Use augmented reality to bring your products into your customers’ homes
The most common use of augmented reality is to project items into the environment around you. This saves people from having to guess whether and how products will fit in their homes. At the same time, AR gives eCommerce furniture sellers an advantage that most brick-and-mortar stores don’t have. You can’t sit on the new couch, but you can get a preview of how it will fit into your living room. Will the couch be too big or small for your space? If you buy it in yellow, will it match your drapes? How about in gray?
At the moment, most VBR and AR shopping experiences are bespoke environments created by large retailers. However, software like Appypie are putting these tools within reach of more and more eCommerce businesses.
Consumer attitudes about VR
Virtual reality does more than allow you to explore products. In one survey, 37% of respondents wanted to use VR as part of their travel planning. Imagine being able to walk around several different travel destinations virtually before booking a trip.
The survey found that gaming was the primary interest for a third of the respondents. That’s not surprising since gaming was one of the first industries to embrace VR and is still the primary virtual reality space.
The survey found that 80% knew about VR and 79% wanted to use it, whether they currently had VR equipment or not.
Another survey found that consumers believe VR shopping is the future. Two-thirds want to shop using virtual reality, and 63% expect VR experiences to become increasingly available to them. Promisingly, 35% told the researchers that VR would make them more likely to shop online.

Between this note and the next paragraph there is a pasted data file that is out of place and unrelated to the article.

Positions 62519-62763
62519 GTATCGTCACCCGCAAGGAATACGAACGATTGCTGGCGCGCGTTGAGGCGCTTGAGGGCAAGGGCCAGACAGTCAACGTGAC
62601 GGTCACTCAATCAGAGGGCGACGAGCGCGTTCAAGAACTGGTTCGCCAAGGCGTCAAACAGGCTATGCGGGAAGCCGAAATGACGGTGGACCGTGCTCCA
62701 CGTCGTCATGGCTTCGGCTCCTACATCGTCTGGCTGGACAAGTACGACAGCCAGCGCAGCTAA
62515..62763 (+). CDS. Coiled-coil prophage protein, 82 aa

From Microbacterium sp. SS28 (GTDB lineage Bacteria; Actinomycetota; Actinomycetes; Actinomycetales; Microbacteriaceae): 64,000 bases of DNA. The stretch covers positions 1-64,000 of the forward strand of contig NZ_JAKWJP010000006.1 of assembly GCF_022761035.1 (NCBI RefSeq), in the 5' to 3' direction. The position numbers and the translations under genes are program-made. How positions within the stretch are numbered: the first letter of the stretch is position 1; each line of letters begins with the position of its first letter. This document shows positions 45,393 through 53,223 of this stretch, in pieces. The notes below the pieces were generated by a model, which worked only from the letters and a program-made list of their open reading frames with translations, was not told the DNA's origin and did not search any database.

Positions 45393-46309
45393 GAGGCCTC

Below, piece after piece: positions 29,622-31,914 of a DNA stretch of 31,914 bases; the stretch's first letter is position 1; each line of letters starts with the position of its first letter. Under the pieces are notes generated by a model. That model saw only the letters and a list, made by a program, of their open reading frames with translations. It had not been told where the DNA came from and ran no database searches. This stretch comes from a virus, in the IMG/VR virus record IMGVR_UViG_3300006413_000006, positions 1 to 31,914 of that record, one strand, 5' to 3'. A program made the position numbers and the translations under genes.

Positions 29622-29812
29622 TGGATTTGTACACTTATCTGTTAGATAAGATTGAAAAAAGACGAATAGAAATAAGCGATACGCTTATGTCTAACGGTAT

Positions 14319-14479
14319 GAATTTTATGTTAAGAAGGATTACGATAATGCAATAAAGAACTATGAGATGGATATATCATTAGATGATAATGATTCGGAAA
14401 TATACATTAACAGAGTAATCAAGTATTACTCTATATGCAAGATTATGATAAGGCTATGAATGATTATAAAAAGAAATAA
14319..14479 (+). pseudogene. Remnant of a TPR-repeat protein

Three case studies: VR done right
The list of retailers using VR or AR apps to help shoppers pick out products continues to grow. Target, Home Depot, and Amazon have created AR apps to help you shop. Makeup retailer Sephora lets you try out lipstick colors on your phone, and Nike will project a pair of shoes onto your feet to help you shop.
Here are three retailers that adopted virtual or augmented reality early and have done it well.
The IKEA Place app lets you furnish your physical space with virtual pieces from the Swedish furniture maker. The AR app is a great way to overcome resistance and help people feel comfortable before making a purchase that they will need to spend hours putting together.
Audi virtual test drive
When you go to a dealership for a test drive, you get to try out the models that are in the lot. Test driving a different model doesn’t necessarily help you decide what options you want for the car you will ultimately purchase. Audi has solved this problem with a VR showroom that lets you virtually test drive the vehicle of your dreams with all the bells and whistles installed.
Shopify is not just the biggest eCommerce platform; it’s also one of the most innovative. Shopify AR gives sellers the option to add augmented reality to their Shopify stores. You’ll need to use a Shopify theme that supports 3D imagery and upload 3D models and videos of your items. If you don’t have the technical chops, you can hire an expert through Shopify to add AR to your online store.
How can VR and AR boost your online shopping experience?
It’s well known that videos of products in use will boost sales. Virtual reality and augmented reality are the next steps toward creating an online shopping experience that approximates—or even surpasses—brick-and-mortar browsing. How will you harness VR and other high-tech innovations to drive your eCommerce sales?
Whatever you need to grow your business, a good rule of thumb is to ask your order fulfillment company. Whether you need kitting and assembly services, help with inventory management, or someone to bounce your augmented reality ideas off of, Red Stag Fulfillment is here to help. When we can leverage our eCommerce and fulfillment experience to help our clients grow their businesses, we consider that a win.